I was raised in the American secular/Protestant tradition, so when Spanish people ask me about Easter, I tell them it's a single day when we bite the ears off chocolate rabbits. (I briefly lament how unimportant Easter has become in Awash in Talent, Part III.) On the other hand, when I ask Zamorans about Easter, they usually launch into thirty minutes to an hour of rapturous memories and excitement for this year's processions, ceremonies, and music with strong recommendations about which events not to miss for any reason.

Zamorans participate in a mock funeral procession for the Burial of the
Sardine, Ash Wednesday. Absurdity to kick off Lent.
Photo 2018 Jessica Knauss 
This is the first time I will be in Spain for all of Semana Santa (Holy Week). (Yes, Easter lasts a lot longer than one day in Spain.) I was laid low by what I hope is my final bad cold of the year during Carnival, though I was able to see the Burial of the Sardine, the final nuttiness before the strict sobriety of Lent.

The Brotherhood of the Holy Burial was
founded in 1593.
Photo 2017 Jessica Knauss 
Honestly, Lent in Zamora hasn't seemed that dreary. It's at least partially because everyone's so stinkin' excited about Holy Week! I had to find out more about the origin and meaning of these celebrations! My research included talking to Zamorans, library books that are, for the most part, poems in praise of Holy Week, and a visit to the Holy Week Museum. This is how beloved this "week" is: Holy Week lasts more than one week! It begins on the Thursday before Palm Sunday, known as Passion Thursday, and continues through Easter, and I've even had some inklings that it might go on through the Monday or Tuesday after.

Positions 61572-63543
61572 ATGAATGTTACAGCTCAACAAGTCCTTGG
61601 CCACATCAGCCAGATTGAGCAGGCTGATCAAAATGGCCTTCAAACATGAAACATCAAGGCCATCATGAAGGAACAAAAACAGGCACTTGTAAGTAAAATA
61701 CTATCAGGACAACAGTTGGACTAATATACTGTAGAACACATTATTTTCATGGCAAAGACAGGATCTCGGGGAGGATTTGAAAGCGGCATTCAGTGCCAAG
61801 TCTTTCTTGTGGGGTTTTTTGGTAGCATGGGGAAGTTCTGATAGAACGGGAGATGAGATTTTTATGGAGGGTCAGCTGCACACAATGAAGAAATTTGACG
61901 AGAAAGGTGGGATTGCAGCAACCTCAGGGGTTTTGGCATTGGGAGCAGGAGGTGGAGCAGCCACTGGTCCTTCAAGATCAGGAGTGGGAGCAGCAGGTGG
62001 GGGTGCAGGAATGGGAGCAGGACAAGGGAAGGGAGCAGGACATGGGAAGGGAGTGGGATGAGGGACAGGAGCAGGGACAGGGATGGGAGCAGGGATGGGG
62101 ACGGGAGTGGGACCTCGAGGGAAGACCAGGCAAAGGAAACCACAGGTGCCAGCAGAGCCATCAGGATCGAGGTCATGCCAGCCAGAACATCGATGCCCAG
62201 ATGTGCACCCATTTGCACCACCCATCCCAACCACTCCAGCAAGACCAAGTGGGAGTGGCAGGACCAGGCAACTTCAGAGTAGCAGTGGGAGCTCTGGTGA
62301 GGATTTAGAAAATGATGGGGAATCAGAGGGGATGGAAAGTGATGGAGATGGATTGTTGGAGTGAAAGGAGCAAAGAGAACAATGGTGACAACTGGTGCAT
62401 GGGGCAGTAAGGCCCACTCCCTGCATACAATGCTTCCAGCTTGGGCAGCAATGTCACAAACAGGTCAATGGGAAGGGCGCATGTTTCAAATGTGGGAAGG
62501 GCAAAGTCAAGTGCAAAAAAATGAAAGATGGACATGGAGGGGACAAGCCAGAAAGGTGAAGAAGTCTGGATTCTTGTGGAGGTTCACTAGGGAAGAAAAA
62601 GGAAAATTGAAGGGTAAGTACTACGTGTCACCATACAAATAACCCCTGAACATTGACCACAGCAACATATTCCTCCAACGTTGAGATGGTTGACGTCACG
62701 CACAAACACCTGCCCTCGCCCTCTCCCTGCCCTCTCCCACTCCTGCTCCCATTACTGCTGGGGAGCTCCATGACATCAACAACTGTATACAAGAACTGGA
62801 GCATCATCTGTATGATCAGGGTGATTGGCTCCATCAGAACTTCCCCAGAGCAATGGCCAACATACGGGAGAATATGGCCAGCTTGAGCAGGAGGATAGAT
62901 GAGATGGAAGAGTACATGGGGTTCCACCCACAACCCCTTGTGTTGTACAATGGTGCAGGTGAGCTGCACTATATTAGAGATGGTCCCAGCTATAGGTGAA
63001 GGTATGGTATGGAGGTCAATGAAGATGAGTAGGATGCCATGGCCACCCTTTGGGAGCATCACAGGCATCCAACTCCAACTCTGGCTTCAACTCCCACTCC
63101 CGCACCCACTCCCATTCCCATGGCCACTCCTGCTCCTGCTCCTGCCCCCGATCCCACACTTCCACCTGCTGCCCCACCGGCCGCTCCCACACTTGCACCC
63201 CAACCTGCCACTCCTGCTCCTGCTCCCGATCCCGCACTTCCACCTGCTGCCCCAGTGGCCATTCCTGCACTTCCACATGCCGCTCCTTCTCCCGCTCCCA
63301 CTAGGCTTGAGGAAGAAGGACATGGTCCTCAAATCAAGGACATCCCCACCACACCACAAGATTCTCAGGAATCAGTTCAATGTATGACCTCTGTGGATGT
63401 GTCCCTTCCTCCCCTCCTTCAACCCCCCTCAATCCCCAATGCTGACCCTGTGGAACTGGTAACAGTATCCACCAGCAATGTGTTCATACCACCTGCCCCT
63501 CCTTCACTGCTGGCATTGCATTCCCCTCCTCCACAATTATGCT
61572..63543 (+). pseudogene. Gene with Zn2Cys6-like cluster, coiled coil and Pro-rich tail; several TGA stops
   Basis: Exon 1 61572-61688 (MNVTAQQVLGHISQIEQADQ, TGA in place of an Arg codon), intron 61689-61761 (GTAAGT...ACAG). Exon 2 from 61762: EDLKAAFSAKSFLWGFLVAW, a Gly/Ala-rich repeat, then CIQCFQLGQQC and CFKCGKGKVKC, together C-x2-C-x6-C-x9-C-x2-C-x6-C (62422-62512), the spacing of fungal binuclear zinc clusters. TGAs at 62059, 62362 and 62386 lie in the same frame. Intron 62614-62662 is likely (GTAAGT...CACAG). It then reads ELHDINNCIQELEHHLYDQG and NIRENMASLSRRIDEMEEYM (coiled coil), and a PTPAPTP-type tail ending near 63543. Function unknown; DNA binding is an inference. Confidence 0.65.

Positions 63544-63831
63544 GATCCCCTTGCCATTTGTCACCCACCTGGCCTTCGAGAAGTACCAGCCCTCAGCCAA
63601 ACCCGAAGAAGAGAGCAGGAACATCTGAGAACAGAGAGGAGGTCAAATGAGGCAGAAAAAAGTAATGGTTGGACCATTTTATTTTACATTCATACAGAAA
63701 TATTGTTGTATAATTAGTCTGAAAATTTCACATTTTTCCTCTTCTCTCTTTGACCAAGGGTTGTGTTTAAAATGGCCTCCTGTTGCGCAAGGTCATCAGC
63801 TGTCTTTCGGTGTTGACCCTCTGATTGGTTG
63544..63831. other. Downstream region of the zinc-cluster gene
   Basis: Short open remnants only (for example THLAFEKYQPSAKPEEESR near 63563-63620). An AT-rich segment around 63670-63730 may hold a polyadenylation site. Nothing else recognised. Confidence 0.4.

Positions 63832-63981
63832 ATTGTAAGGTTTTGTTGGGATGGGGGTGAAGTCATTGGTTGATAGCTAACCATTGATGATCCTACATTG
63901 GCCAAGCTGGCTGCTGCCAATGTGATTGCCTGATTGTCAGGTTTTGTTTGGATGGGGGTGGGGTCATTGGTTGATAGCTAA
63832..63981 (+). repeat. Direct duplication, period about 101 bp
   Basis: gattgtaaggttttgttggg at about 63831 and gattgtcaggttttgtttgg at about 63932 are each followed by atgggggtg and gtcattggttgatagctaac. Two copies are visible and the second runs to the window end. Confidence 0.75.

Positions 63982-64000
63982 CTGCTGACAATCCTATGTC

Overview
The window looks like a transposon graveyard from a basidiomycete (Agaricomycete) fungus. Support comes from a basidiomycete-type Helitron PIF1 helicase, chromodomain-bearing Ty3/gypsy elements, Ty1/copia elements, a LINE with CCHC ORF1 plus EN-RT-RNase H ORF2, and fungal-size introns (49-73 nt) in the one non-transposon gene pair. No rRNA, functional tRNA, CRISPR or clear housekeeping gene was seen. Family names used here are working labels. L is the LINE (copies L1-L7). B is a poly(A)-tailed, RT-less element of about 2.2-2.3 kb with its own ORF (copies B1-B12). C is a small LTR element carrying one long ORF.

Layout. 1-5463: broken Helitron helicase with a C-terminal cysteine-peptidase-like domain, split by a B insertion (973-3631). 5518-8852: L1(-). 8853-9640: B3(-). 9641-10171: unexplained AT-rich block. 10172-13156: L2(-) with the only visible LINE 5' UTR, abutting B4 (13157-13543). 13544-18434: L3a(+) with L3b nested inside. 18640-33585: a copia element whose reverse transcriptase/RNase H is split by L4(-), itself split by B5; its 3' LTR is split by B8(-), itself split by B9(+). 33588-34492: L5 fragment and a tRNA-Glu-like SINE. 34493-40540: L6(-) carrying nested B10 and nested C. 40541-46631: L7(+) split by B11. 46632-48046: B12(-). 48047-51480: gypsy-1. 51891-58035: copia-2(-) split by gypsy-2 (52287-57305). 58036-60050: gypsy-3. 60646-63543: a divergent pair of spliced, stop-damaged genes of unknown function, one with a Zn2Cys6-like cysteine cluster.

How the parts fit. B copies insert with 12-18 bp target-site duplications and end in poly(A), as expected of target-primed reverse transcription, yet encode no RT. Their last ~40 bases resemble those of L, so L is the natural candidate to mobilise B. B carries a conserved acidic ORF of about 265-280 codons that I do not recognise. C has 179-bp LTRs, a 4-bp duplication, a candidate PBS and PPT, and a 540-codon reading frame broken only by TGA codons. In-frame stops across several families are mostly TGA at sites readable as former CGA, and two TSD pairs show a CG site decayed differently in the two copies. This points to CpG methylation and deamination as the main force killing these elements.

Processional crosses give me a strong medieval vibe.
All photos in the Holy Week Museum 2018 José Pablo Palencia Morchón 
In the Middle Ages, the Church sought out ways to get the message to the lay population. How could regular people take part in a text-based religion when hardly any of them could read? In northern Europe, Passion Plays and Mystery Plays took hold because the people put themselves in the holy roles. These traditions survived the Protestant Reformation because there are no images involved, only flesh-and-blood people acting as obvious proxies.

Redención by famous float sculptor Mariano Benlliure, 1931
Holy Week Museum 
In Spain, lay people get involved in reenacting scripture using the images--sculptures and crosses--in their churches. The first evidence we have of Holy Week in Zamora comes from a thirteenth-century text written by Alfonso X's brother indicating that Zamorans had a tradition of "making presentation of Our Lord" on Palm Sunday. What does this mean? It's likely they were already doing what they did yesterday, which was this year's Palm Sunday: carrying a beloved statue of Christ through the streets of Zamora. The first such processions might have been as simple as some of the iconography we see in Alfonso X's Cantigas de Santa María: a church official carrying a small image with few adornments, surrounded by clerics and laity, probably singing and dancing.